The Simplon Fault Zone is a late-collisional low-angle normal fault (LANF) of the Western Alps. The hanging wall shows evidence of brittle deformation only, while the footwall is characterized by a c. 1 km-thick shear zone (the Simplon Fault Zone), which continuously evolved, during exhumation and cooling, from amphibolite facies conditions to brittle-cataclastic deformations. Due to progressive localization of the active section of the shear zone, the thermal-rheological evolution of the footwall resulted in a layered structure, with higher temperature mylonites preserved at the periphery of the shear zone, and cataclasites occurring at the core (indicated as the Simplon Line). In order to investigate the weakness of the Simplon Line, we studied the evolution of brittle/cataclastic fault rocks, from nucleation to the most mature ones. Cataclasites are superposed on greenschist facies mylonites, and their nucleation can be studied at the periphery of the brittle fault zone. This is characterized by fractures, micro-faults and foliated ultracataclasite seams that develop along the mylonitic SCC' fabric, exploiting the weak phases mainly represented by muscovite and chlorite. Approaching the fault core, both the thickness and frequency of cataclasite horizons increase, and, as their thickness increases, they become less and less foliated. The fault core itself is represented by a thicker non-foliated cataclasite horizon. No Andersonian faults or fractures can be found in the footwall damage zone and core zone, whilst they are present in the hanging wall and in the footwall further from the fault. Applying a stress model based on slip tendency, we have been able to calculate that the friction coefficient of the Simplon Line cataclasites was <0.25, hence this fault zone is absolutely weak. In contrast with other fault zones, the weakening effect of fluids was of secondary importance, since they accessed the fault zone only after an interconnected fracture network developed exploiting the cataclasite network.

Bolognesi, F., Bistacchi, A. (2016). Weakness and mechanical anisotropy of phyllosilicate-rich cataclasites developed after mylonites of a low-angle normal fault (Simplon Line, Western Alps). JOURNAL OF STRUCTURAL GEOLOGY, 83, 1-12 [10.1016/j.jsg.2015.11.009].

Weakness and mechanical anisotropy of phyllosilicate-rich cataclasites developed after mylonites of a low-angle normal fault (Simplon Line, Western Alps)

BOLOGNESI, FRANCESCA GIOVANNA
Primo
;
BISTACCHI, ANDREA LUIGI PAOLO
Ultimo
2016

Abstract

The Simplon Fault Zone is a late-collisional low-angle normal fault (LANF) of the Western Alps. The hanging wall shows evidence of brittle deformation only, while the footwall is characterized by a c. 1 km-thick shear zone (the Simplon Fault Zone), which continuously evolved, during exhumation and cooling, from amphibolite facies conditions to brittle-cataclastic deformations. Due to progressive localization of the active section of the shear zone, the thermal-rheological evolution of the footwall resulted in a layered structure, with higher temperature mylonites preserved at the periphery of the shear zone, and cataclasites occurring at the core (indicated as the Simplon Line). In order to investigate the weakness of the Simplon Line, we studied the evolution of brittle/cataclastic fault rocks, from nucleation to the most mature ones. Cataclasites are superposed on greenschist facies mylonites, and their nucleation can be studied at the periphery of the brittle fault zone. This is characterized by fractures, micro-faults and foliated ultracataclasite seams that develop along the mylonitic SCC' fabric, exploiting the weak phases mainly represented by muscovite and chlorite. Approaching the fault core, both the thickness and frequency of cataclasite horizons increase, and, as their thickness increases, they become less and less foliated. The fault core itself is represented by a thicker non-foliated cataclasite horizon. No Andersonian faults or fractures can be found in the footwall damage zone and core zone, whilst they are present in the hanging wall and in the footwall further from the fault. Applying a stress model based on slip tendency, we have been able to calculate that the friction coefficient of the Simplon Line cataclasites was <0.25, hence this fault zone is absolutely weak. In contrast with other fault zones, the weakening effect of fluids was of secondary importance, since they accessed the fault zone only after an interconnected fracture network developed exploiting the cataclasite network.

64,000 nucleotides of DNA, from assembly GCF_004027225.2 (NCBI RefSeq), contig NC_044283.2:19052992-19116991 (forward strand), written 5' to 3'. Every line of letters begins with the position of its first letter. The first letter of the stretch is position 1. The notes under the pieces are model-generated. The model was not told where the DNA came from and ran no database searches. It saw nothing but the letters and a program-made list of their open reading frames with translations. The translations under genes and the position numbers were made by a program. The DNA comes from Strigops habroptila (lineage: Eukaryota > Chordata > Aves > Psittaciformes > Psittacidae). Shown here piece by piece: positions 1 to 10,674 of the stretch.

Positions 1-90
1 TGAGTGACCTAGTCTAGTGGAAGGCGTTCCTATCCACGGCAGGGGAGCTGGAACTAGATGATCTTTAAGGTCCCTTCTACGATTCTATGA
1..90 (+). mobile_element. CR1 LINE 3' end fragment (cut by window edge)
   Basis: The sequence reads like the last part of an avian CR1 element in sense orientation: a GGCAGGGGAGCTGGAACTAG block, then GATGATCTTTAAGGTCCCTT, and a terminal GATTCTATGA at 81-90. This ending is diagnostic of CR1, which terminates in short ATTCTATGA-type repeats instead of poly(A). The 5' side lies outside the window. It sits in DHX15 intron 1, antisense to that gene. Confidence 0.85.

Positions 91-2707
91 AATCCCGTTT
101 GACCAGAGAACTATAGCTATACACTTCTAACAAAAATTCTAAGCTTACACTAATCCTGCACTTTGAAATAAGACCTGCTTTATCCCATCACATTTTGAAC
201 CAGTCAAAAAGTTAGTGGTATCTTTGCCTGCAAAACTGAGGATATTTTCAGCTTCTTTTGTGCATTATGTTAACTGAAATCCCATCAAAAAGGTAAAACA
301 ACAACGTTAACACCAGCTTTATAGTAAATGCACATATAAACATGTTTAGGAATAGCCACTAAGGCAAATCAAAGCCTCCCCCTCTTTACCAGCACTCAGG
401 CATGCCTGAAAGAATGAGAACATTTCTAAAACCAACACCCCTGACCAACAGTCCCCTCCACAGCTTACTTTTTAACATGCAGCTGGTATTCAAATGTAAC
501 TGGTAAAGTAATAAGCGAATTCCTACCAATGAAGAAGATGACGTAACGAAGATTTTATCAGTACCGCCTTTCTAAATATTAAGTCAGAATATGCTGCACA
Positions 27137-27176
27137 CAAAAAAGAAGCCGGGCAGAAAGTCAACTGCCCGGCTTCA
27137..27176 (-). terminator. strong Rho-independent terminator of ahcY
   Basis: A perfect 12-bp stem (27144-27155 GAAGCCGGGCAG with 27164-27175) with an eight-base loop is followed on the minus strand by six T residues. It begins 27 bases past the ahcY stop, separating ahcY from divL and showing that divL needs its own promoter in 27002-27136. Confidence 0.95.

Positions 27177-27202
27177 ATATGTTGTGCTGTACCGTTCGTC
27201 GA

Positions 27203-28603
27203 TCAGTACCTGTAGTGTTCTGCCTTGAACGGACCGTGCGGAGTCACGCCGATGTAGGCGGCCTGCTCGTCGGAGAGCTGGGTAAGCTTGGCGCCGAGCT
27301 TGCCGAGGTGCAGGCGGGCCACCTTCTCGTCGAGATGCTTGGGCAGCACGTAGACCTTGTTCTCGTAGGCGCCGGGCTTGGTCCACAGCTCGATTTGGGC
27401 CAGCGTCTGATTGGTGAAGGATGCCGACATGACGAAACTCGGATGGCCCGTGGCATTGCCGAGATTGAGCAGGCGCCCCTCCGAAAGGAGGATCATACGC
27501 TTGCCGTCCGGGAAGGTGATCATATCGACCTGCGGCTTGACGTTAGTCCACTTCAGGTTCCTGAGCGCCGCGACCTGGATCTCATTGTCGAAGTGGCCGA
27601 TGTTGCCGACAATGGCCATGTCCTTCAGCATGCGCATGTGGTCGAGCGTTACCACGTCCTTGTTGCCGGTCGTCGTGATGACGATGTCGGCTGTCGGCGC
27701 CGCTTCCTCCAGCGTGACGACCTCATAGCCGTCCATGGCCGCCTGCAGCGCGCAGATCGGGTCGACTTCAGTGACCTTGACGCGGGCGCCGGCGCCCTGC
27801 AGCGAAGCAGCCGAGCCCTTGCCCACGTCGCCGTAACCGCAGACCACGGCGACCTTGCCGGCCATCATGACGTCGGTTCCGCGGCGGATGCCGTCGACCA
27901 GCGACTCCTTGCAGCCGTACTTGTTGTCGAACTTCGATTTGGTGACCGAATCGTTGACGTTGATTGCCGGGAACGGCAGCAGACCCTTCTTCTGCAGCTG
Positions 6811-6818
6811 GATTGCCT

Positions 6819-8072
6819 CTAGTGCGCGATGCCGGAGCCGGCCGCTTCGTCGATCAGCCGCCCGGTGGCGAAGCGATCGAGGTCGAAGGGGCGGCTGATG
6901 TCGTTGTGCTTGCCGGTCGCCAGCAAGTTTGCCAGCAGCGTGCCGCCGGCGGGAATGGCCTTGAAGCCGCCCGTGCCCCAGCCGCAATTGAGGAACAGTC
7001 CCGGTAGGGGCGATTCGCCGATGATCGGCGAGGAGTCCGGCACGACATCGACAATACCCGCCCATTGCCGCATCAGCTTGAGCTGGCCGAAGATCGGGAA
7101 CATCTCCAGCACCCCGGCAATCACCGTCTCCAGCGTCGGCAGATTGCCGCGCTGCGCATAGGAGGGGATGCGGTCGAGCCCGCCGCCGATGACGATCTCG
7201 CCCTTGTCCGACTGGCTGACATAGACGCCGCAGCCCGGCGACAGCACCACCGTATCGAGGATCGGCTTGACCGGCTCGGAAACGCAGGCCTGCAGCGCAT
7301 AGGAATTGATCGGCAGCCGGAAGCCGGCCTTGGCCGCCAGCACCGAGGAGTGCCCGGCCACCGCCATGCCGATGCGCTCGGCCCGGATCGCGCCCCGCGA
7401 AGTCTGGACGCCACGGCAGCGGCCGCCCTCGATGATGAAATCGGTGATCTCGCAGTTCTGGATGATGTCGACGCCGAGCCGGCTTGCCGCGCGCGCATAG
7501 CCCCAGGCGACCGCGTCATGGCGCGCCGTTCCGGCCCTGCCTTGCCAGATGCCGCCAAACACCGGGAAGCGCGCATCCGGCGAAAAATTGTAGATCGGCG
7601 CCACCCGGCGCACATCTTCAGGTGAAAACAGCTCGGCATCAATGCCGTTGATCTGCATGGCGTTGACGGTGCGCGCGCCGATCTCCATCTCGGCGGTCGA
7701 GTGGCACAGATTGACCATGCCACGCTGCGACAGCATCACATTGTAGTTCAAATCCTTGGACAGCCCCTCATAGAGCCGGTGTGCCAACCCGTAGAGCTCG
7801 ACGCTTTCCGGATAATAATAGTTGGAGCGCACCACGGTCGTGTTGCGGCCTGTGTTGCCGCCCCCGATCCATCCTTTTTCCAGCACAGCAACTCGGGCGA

Articolo in rivista - Articolo scientifico
Low Angle Normal Fault; Mechanical anisotropy; Phyllosilicates; Simplon Line; Slip Tendency; Weak fault;
Simplon Line; phyllosilicates; Low Angle Normal Fault; weak fault; mechanical anisotropy; Slip Tendency
English
19-dic-2015
2016
83
1
12
none
Bolognesi, F., Bistacchi, A. (2016). Weakness and mechanical anisotropy of phyllosilicate-rich cataclasites developed after mylonites of a low-angle normal fault (Simplon Line, Western Alps). JOURNAL OF STRUCTURAL GEOLOGY, 83, 1-12 [10.1016/j.jsg.2015.11.009].
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Utilizza questo identificativo per citare o creare un link a questo documento: https://hdl.handle.net/10281/97920
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